Balaji Baliram Mupade Anr. Vs. State of Maharashtra Ors.
[Civil Appeal No. 3564/2020 @ S.L.P. (C) No. 11626/2020]
Sanjay Kishan Kaul, J.
1. Judicial discipline requires promptness in delivery of judgments – an aspect repeatedly emphasized by this Court. The problem is compounded where the result is known but not the reasons. This deprives any aggrieved party of the opportunity to seek further judicial redressal in the next tier of judicial scrutiny.
2. A Constitution Bench of this Court as far back as in the year 1983 in the State of Punjab Ors. v. Jagdev Singh Talwandi – 1984 (1) SCC 596 drew the attention of the High Courts to the serious difficulties which were caused on account of a practice which was increasingly being adopted by several High Courts, that of pronouncing the final orders without a reasoned judgment. The relevant paragraph is reproduced as under: “30. We would like to take this opportunity to point out that serious difficulties arise on account of the practice increasingly adopted by the High Courts, of pronouncing the final order without a reasoned judgment.
It is desirable that the final order which the High Court intends to pass should not be announced until a reasoned judgment is ready for pronouncement. Suppose, for example, that a final order without a reasoned judgment is announced by the High Court that a house shall be demolished, or that the custody of a child shall be handed over to one parent as against the other, or that a person accused of a serious charge is acquitted, or that a statute is unconstitutional or, as in the instant case, that a detenu be released from detention.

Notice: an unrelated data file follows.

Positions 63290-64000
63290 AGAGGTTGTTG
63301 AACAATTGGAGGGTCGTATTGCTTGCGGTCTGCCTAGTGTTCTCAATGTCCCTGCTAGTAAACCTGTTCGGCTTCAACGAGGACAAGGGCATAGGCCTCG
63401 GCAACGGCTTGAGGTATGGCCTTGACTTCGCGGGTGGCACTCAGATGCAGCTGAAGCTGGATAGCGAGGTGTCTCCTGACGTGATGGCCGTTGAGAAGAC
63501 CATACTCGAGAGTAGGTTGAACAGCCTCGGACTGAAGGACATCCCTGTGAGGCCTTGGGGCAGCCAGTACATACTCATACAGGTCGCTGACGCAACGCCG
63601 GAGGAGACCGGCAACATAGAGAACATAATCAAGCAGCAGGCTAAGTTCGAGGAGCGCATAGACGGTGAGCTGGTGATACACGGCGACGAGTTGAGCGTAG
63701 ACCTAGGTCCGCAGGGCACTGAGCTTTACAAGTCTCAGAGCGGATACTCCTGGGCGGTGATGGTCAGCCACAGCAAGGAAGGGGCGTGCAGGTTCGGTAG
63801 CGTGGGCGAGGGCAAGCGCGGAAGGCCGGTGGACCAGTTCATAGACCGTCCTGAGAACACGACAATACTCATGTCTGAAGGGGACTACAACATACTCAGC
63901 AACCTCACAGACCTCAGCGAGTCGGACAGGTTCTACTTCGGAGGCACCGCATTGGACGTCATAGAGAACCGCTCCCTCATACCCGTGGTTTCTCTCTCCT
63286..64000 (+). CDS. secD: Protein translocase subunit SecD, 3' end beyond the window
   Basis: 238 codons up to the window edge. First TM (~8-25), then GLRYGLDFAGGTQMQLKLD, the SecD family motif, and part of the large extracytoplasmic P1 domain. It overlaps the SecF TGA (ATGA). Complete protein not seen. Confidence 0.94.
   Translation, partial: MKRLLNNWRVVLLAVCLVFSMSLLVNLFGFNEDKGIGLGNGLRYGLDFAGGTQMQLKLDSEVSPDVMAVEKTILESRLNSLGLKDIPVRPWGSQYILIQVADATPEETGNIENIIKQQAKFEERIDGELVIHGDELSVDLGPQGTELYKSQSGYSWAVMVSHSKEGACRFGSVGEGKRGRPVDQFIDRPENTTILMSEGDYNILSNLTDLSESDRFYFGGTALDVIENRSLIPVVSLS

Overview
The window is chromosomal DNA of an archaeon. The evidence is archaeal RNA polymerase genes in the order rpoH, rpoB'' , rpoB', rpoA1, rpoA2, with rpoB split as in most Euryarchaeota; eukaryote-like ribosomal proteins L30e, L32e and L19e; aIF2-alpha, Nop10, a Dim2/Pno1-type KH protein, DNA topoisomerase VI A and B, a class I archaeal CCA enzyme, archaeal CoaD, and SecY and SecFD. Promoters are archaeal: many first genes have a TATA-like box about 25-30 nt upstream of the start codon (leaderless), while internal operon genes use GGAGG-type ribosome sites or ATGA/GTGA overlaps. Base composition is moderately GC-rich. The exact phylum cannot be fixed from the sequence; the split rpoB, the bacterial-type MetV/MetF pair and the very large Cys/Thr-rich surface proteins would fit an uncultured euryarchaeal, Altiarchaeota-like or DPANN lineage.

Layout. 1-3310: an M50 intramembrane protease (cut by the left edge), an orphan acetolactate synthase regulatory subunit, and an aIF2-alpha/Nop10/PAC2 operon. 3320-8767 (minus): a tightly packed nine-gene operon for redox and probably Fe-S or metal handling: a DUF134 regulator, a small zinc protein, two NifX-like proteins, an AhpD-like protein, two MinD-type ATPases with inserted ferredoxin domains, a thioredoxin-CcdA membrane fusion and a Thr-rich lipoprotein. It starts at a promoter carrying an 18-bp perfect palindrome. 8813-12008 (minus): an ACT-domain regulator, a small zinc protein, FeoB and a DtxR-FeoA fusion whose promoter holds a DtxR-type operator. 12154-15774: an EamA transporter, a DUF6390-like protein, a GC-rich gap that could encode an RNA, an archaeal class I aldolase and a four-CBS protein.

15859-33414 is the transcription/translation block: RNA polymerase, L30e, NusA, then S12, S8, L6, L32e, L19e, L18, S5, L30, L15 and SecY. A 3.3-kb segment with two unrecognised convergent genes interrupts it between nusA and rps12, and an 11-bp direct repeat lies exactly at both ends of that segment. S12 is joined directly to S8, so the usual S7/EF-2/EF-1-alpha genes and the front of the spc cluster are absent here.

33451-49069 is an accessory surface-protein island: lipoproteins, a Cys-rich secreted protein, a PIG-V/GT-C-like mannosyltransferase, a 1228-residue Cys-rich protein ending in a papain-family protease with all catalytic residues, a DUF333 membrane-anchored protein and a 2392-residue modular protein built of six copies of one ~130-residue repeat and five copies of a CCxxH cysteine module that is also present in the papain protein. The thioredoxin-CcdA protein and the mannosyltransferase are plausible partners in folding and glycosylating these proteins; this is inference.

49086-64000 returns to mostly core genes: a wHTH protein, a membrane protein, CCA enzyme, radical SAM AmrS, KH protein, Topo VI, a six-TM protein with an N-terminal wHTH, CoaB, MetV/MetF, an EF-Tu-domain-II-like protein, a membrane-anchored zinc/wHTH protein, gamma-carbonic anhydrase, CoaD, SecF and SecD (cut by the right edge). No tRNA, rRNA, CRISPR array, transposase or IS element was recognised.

If the object of passing such orders is to ensure speedy compliance with them, that object is more often defeated by the aggrieved party filing a special Leave Petition in this Court against the order passed by the High Court. That places this Court in a predicament because, without the benefit of the reasoning of the High Court, it is difficult for this Court to allow the bare order to be implemented. The result inevitably is that the operation of the order passed by the High Court has to be stayed pending delivery of the reasoned judgment.”
3. Further, much later but still almost two decades ago, this Court in Anil Rai v. State of Bihar – 2001 (7) SCC 318 deemed it appropriate to provide some guidelines regarding the pronouncement of judgments, expecting them to be followed by all concerned under the mandate of this Court. It is not necessary to reproduce the directions except to state that normally the judgment is expected within two months of the conclusion of the arguments, and on expiry of three months any of the parties can file an application in the High Court with prayer for early judgment. If, for any reason, no judgment is pronounced for six months, any of the parties is entitled to move an application before the then Chief Justice of the High Court with a prayer to re-assign the case before another Bench for fresh arguments.
4. The aforementioned principle has been forcefully restated by this Court on several occasions including in Zahira Habibulla H. Sheikh Ors. v. State of Gujarat Ors. [AIR 2004 SC 3467 paras 80-82], Mangat Ram v. State of Haryana (2008) 7 SCC 96 paras 5-10] and most recently in Ajay Singh Anr. Etc. v. State of Chhattisgarh Anr.- AIR 2017 SC 310.
5. The facts of the present case speak for themselves. The Special Leave Petition was filed against the impugned order dated 21.01.2020 which read as under:
1. For the reasons separately recorded, the present writ petition is dismissed.
2. The prayer for continuation of interim order is rejected.